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Discussion Starter #1
...against the chain buffer. I tightened the chain trying to stop this thinking it was just too loose, but now the chain has about 1/4" of play and that's too tight, right? Does anyone know if there is an acceptable amount of rubbing that should be going on w/the buffer? I can feel it resonate when I hug the tank w/my legs. When I look at the buffer it appears that the chain is making new grooves from rubbing. Can you help a brotha out? ???

Cliffs:
-chain rubs against buffer enough that I'm worried
-stock height, links
-no swingarm or suspension adjustments that I'm aware of

Just in case you're wondering WTH I'm talking about it's part #9 pictured below:
 

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The chain is supposed to glide along that piece of plastic (#9 shown in the drawing). Over time it will wear away and the chain will leave grooves. Make sure you adjust your chain with proper amount of slack...a 1/4 inch is way too tight.
 

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Discussion Starter #5
So the chain should be rubbing on the buffer? Should it be rubbing enough to seemingly make new grooves?

Yeah I realize now that it's way too tight....going to adjust this weekend after the rain passes.
 

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So the chain should be rubbing on the buffer? Should it be rubbing enough to seemingly make new grooves?

Yeah I realize now that it's way too tight....going to adjust this weekend after the rain passes.
If you have that chain over-tightened its going to make deep grooves. Even at the proper slack, the chain will create wear lines.
 

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Mine does it too. From what I've found here, it is normal and when the bike is at speed, the chain does not touch if tightened correctly.
 

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Yup, supposed to be that way. It really only rubs badly when your coasting, with rider mounted and suspension compressed there is less pressure on it, and even less when there is throttle present because the top side of the chain is the one with the tension on it so it takes even more pressure off the chain slider.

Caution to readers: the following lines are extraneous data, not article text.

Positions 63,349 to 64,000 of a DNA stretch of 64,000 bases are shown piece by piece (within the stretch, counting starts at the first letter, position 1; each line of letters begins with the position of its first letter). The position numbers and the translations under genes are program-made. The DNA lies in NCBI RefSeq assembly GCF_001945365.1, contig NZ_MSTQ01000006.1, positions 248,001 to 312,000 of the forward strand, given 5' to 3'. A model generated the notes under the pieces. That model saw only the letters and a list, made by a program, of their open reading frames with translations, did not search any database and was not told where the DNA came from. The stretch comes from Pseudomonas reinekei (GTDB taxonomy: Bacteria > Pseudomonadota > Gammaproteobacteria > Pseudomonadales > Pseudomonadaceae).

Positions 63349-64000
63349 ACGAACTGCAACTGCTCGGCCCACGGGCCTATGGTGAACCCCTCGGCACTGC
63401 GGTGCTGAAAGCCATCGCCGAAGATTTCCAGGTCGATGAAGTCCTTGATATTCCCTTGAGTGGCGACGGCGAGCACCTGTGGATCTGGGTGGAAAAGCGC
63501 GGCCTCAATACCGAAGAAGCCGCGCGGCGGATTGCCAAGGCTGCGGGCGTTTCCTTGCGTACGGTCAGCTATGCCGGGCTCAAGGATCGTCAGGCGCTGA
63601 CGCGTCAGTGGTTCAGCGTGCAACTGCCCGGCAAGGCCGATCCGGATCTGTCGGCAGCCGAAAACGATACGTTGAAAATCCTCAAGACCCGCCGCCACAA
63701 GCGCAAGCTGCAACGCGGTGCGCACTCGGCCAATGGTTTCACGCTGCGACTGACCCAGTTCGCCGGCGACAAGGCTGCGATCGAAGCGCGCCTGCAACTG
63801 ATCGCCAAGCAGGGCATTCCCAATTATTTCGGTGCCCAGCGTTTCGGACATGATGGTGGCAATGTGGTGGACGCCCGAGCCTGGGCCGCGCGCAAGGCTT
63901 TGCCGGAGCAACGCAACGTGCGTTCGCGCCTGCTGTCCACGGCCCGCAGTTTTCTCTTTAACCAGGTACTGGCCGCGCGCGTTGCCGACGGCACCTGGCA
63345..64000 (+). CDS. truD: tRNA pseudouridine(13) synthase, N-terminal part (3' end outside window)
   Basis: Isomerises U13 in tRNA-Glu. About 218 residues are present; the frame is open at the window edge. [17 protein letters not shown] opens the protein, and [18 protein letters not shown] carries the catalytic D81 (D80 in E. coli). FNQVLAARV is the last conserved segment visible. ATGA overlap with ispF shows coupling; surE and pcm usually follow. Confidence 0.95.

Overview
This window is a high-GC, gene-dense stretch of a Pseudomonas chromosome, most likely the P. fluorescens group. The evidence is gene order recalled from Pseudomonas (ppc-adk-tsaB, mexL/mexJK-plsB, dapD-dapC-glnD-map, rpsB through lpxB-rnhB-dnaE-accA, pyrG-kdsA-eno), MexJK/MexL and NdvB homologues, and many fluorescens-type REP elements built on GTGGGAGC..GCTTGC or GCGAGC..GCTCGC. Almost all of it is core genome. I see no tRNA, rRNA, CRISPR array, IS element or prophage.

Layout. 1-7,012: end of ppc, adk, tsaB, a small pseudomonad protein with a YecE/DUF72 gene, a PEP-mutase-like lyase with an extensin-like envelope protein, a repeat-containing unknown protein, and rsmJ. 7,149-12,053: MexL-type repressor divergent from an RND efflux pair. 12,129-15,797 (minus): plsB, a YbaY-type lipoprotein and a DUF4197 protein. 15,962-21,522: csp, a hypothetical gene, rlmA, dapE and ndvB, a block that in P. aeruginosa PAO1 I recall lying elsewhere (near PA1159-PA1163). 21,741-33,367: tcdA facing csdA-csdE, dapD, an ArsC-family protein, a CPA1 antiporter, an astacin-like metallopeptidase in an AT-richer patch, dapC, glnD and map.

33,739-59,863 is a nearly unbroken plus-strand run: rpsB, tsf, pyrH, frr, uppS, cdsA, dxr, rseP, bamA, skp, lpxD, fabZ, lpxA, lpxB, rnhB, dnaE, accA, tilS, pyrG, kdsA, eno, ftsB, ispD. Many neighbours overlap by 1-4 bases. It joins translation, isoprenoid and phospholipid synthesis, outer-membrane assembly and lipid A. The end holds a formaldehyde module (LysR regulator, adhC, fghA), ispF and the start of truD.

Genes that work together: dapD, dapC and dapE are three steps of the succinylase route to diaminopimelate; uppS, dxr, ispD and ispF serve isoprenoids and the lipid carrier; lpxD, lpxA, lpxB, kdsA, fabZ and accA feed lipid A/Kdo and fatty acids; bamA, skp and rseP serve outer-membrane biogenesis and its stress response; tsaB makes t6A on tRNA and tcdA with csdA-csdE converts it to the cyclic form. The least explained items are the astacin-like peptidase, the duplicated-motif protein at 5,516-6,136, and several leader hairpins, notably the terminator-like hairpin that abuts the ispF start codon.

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"the drive chain should be adjusted for 20-30 millimeters, or .8 - 1.2 inches of slack."

straight from the owner's manual.
 

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If you think about it, it's not as bad as it seems. And yes, that slipper/guide is designed to be a rubbing block for the chain.

Notice that the chain slipper has a raised center? That's so it fits between the side plates of the chain, and the chain rollers *roll* over it. So, the side plates of the chain will only wear the the slipper so far, and then the rollers will contact the rib ... and the rate of wear will slow down significantly.

If your slipper (especially the center rib) is wearing rapidly, that could mean that your chain has one or more broken rollers in it, or you may have a lot of road grit in your chain.

Hope this helps,
.. Gregg
 

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The only thing I would be wondering about is power and fuel economy... OK sure it wouldn't rob much power... but I wonder that little bit of drag, how much would that impact fuel economy...


personally I don't care so much as long as my bike is getting 45+mpg but it makes me wonder if that drag makes any difference
Probably less than the drag your tires make on the cement.
 

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Discussion Starter #15
that's why I love this place....so much knowledge it's amazing ;D

Thanks guys! I will adjust to the correct slack on the chain and not give it another thought...I did notice that I felt it when I was coast moreso than when I was giving it throttle
 

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When the chain is pulling the bike it is not rubbing. The top run of chain is tight. As mentioned above, it only rubs when decelerating, particularly under engine braking.
 

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The only thing I would be wondering about is power and fuel economy... OK sure it wouldn't rob much power... but I wonder that little bit of drag, how much would that impact fuel economy...


personally I don't care so much as long as my bike is getting 45+mpg but it makes me wonder if that drag makes any difference
As has been mentioned, when rider is on bike, and throttle is going, the chain isn't touching the buffer at all. Buffer is only there to protect the swingarm from when you're rolling the bike around the garage, lubing the chain, etc.
 

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Discussion Starter #18
okay, so tell me this, is the chain supposed to touch @ all when I'm on the bike...b/c it is
 
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